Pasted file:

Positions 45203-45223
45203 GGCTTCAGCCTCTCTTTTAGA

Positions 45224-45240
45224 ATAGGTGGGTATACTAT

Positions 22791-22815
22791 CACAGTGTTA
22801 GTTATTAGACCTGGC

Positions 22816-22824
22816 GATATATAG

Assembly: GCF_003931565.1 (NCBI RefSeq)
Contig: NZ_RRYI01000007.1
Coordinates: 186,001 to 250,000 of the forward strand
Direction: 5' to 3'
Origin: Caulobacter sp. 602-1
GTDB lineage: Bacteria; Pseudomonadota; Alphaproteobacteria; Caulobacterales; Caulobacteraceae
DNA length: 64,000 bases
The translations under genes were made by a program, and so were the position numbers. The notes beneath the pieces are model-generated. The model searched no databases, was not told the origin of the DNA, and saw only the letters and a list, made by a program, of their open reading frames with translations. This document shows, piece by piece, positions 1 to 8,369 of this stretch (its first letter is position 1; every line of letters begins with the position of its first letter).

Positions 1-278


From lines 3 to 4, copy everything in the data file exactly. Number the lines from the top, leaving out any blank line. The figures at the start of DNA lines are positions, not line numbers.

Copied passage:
Positions 45224-45240
45224 ATAGGTGGGTATACTAT